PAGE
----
The Love Story of an Angler

Finding a mate in the open sea can be very difficult, but with some special adaptations from the very different male and female, anglerfish can successfully reproduce. Beginning in a larval form, Lophius piscatorius grows in a yolk sac for 8-15 days until it hatches (Hislop et. al. 2001). During this time it will develop all necessary structures to survive on its own- a few extras if it happens to be a female. When the larva hatches it looks nearly the same as the mature fish, but it doesn’t have the same abilities or size as the adult (ARKive 2012). The fish will usually float around the pelagic region of the ocean for a couple months or until it can swim on its own. The angler will continue to live in the upper region of the open sea for another couple of months until it is mature enough to spawn (Hislop et. al. 2001). During this immature time in their lives both male and females have transparent gonads (Duarte et. al. 2001).

Once the angler is mature spawning can fin ally occur. A male anglerfish matures around the age of 4 and grows to be about 16 inches in length with a white tube- shaped gonad (Duarte et. al. 2001). Females take 2 years longer to mature and average about 28 inches possessing an orange band- shaped gonad (Duarte et. al. 2001)(ARKive 2012). In order for spawning to take place a male and female anglerfish must first meet up. Although the male angler may struggle in some aspects of life, he has a vision and a keen sense of smell that will help him detect the pheromones of any females in the area. Since he cannot feed on his own it is crucial that he might find a mate so his large nostrils will come in handy. The female angler helps the male out with the bioluminescent fishing rod attached to her head. Once a male detects a female he latches onto her and eventually fuses with her until he is nothing more than a pair of gonads. The fusing process begin with the male releasing an enzyme that “melts” the skin from the male and female anglers together. The female will use this addition to impregnate herself whenever the time is right. Sometime between February and July the female will travel to deeper waters (500m) to spawn (Linnaeus 1758). When she is ready to spawn, the female releases a hormone. In response, the sperm banks attached to her body will release their sperm and the female will spawn (Doughton 2006). This only happens one time each season. The females spawn large buoyant sheets of eggs that will float toward the top of the open ocean (Fariña et. al 2008).  To learn more about the sad life of a male Anglerfish click on this hilarious comic.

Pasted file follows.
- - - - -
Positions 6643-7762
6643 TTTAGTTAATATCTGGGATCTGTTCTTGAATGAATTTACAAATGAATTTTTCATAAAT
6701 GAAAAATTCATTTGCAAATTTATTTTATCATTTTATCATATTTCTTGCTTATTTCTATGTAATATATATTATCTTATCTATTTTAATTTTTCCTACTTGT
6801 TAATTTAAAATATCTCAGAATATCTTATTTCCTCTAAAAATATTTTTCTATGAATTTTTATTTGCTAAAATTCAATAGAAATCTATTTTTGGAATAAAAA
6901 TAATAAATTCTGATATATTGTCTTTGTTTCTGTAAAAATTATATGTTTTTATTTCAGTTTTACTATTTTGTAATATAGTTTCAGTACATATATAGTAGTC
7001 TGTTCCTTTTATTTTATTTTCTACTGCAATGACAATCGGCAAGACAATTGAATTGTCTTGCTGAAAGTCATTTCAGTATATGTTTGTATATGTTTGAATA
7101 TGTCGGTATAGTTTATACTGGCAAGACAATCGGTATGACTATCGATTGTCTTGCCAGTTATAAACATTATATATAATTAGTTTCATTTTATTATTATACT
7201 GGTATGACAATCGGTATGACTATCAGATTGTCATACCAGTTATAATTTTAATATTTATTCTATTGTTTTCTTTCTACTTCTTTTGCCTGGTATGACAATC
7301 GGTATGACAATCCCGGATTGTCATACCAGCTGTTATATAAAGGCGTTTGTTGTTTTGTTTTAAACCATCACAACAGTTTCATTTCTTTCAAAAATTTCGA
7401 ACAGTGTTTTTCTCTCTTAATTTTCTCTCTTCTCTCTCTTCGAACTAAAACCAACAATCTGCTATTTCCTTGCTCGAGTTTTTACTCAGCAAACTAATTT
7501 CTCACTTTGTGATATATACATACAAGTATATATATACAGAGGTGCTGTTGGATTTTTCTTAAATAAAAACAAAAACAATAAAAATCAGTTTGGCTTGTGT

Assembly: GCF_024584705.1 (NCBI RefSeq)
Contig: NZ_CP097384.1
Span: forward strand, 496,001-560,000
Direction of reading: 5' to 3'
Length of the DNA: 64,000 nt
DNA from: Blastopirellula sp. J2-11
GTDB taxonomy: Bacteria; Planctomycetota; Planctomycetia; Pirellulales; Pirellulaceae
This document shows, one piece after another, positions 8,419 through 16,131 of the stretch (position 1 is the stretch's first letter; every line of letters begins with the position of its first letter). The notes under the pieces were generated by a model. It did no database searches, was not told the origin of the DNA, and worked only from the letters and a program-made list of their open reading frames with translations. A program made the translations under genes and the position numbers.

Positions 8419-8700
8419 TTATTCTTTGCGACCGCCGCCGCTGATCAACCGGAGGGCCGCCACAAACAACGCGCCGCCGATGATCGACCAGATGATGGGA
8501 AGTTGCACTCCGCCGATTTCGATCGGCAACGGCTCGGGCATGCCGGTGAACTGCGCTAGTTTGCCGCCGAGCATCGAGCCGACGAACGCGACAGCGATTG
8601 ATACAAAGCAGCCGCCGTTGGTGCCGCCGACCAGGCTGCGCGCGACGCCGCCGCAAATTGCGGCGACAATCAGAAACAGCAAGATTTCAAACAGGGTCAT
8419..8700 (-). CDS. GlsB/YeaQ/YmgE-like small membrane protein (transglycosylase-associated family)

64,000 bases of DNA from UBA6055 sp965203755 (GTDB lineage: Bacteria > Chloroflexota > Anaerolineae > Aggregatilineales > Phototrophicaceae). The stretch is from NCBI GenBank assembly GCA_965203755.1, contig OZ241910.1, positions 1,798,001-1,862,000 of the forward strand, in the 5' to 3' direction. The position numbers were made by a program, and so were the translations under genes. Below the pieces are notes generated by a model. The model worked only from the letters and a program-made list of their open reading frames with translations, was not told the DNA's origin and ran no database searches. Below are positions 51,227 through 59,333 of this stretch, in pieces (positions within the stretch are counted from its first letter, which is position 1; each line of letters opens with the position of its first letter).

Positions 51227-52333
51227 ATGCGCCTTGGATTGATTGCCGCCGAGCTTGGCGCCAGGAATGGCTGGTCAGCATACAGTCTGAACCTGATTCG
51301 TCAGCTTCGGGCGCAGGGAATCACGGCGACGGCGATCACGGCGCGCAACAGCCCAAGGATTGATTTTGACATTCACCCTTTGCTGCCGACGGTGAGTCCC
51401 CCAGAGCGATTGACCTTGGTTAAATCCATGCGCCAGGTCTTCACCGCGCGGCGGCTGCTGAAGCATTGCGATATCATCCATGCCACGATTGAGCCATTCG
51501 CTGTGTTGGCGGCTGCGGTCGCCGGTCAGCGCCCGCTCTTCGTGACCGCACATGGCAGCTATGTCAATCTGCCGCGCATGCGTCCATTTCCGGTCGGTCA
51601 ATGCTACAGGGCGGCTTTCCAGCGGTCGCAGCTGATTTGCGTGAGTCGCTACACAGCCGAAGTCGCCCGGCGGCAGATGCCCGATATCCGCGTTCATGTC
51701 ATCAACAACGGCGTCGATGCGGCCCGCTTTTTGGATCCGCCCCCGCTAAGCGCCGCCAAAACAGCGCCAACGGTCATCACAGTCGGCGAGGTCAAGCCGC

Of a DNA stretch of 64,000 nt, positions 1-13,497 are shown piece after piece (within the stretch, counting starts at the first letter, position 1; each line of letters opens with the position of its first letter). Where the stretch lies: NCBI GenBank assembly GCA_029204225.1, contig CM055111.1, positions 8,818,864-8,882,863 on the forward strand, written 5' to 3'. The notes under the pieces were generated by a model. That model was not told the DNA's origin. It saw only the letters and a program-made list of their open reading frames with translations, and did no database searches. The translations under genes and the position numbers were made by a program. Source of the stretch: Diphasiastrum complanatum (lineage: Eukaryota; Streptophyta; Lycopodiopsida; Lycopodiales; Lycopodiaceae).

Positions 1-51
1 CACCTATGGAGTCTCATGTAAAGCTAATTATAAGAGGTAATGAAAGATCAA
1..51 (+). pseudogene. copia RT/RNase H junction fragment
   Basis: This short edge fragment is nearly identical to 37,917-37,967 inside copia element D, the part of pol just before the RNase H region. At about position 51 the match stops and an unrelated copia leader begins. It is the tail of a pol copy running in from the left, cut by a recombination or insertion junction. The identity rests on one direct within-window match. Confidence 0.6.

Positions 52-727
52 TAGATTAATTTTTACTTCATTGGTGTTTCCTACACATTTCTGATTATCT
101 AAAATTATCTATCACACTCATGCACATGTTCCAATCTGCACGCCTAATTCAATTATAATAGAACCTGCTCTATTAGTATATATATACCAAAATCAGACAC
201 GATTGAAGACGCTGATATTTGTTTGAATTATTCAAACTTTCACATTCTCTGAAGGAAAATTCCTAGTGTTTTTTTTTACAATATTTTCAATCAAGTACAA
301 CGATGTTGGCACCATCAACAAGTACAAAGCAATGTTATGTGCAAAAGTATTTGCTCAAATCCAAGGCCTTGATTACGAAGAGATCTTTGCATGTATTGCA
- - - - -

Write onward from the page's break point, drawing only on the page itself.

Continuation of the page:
Having a permanent sperm bank for reproduction is extremely beneficial for a deep-sea organism like the anglerfish. It is difficult enough for a female angler to find a mate once or twice in her 20-year life span (ARKive 2012). Without both the male and female’s unique adaptations there wouldn’t be very many anglerfish – if any at all today.

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